It is estimated that there will be 8,950 new cases of men and women that will be diagnosed with chronic myeloid leukemia (CML), and the risk only increases with age. There may not be a known way to prevent most cases of CML, however, there are certain lifestyle changes that can help make living with CML a little better. These changes can even begin during treatment to not only start taking advantage of the benefits, but to also help ease potential anxiety associated with CML.
Adapting to a new diet that includes more wholesome foods can be quite difficult for anyone, and especially difficult during and after cancer treatment. Treatment can make this transition problematic because it can change your sense of taste, cause nausea, weight fluctuation and you may have developed moody eating habits. While all of this can be frustrating, putting healthy eating habits into place can create simple, yet, long-term benefits such as maintaining a healthy weight, eating more colorful and healthy foods, increase in your energy levels and help you endure side effects of CML. If you experience nausea or moody eating habits, try eating small meals every two to three hours until you feel better.
Some foods to include in your diet are at least five servings of fruits and vegetables, whole grains and legumes, water, tea and coffee. It also helps to reduce your alcohol intake. If you’re unsure of where to start with your diet, talk with your doctor about referring you to a registered dietician that can help you create a personalized meal and nutrition plan. The Leukemia and Lymphoma Society also offer a free one-on-one consultation for patients and caregivers.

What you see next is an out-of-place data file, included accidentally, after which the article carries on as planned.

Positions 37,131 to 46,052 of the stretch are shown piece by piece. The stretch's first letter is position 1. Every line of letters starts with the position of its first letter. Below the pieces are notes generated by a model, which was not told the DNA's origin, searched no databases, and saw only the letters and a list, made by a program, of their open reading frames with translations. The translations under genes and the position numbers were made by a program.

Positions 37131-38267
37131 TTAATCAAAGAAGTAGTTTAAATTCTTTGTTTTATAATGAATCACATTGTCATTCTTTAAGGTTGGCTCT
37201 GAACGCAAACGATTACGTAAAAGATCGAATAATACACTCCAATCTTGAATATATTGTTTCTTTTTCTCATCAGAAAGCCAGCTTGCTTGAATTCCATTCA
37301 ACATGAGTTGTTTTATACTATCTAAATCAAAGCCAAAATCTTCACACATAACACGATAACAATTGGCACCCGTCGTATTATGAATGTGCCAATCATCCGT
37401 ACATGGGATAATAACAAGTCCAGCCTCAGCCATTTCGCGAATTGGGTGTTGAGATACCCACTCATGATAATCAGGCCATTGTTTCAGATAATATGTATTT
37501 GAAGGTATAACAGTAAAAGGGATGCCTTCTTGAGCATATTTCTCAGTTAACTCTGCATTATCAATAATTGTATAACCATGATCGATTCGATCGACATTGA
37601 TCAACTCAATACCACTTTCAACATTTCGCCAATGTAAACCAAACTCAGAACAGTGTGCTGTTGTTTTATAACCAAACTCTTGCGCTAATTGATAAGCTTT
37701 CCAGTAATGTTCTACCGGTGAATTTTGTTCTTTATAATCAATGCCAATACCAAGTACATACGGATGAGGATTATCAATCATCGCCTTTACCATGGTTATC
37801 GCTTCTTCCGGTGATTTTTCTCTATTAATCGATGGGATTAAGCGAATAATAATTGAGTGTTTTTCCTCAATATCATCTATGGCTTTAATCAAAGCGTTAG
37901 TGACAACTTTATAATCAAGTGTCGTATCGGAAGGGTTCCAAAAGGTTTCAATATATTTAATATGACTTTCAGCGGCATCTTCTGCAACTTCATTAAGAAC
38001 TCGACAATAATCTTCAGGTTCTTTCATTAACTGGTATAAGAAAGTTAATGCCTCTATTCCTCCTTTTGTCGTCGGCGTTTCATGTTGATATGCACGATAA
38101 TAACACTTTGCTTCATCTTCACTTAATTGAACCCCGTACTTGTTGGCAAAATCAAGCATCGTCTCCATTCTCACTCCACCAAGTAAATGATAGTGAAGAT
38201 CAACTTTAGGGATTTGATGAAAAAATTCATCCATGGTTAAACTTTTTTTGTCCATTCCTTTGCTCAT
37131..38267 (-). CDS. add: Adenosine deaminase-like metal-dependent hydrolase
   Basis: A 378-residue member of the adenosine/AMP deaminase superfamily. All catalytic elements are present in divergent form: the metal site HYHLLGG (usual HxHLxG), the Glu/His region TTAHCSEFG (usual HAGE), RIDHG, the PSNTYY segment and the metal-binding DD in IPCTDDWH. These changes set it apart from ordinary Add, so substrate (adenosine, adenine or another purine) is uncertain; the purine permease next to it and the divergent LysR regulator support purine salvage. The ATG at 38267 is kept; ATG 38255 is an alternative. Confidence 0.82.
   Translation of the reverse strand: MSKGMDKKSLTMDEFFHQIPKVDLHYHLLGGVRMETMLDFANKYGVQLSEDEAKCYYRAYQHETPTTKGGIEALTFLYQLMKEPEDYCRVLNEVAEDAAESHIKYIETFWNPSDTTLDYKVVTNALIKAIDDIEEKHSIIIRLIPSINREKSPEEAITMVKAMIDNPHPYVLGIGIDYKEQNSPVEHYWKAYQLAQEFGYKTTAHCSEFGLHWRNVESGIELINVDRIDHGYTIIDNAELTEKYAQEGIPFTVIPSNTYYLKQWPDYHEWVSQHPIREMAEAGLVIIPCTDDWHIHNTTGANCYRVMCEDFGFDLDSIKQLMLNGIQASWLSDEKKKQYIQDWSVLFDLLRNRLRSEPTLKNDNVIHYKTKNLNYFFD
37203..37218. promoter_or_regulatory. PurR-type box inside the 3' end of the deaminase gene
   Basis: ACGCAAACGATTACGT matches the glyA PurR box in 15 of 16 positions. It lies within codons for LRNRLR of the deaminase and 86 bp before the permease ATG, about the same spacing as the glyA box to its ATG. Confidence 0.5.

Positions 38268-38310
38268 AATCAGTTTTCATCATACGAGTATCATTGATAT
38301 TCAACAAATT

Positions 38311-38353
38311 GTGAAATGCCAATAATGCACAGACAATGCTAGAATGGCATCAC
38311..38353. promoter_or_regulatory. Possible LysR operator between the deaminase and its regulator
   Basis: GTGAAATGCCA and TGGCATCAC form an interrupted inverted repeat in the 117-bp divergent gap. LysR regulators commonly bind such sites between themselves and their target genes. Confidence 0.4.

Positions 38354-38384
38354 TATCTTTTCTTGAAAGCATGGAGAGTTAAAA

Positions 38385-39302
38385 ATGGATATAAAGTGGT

Get Adequate Rest
One of the most common and distressing side effects of cancer and its treatment is fatigue. Fatigue from cancer treatment is often more intense than the average feeling of being tired we occasionally feel. During these moments, it’s important to listen to your body in order to allow yourself to heal properly. Balance between rest and your activities is also a key factor in the healing process. Schedule your activities throughout the day rather than all at once and schedule your most important activities for when you have the most energy.
Short naps or rest breaks scheduled for 30 minutes or less can be more beneficial than one long nap during the day. Remember, fatigue caused by cancer treatment is short term and your energy typically slowly returns after treatment has ended. Be sure to let your doctor know if your exhaustion isn’t slowly improving, as it could be a sign of something else.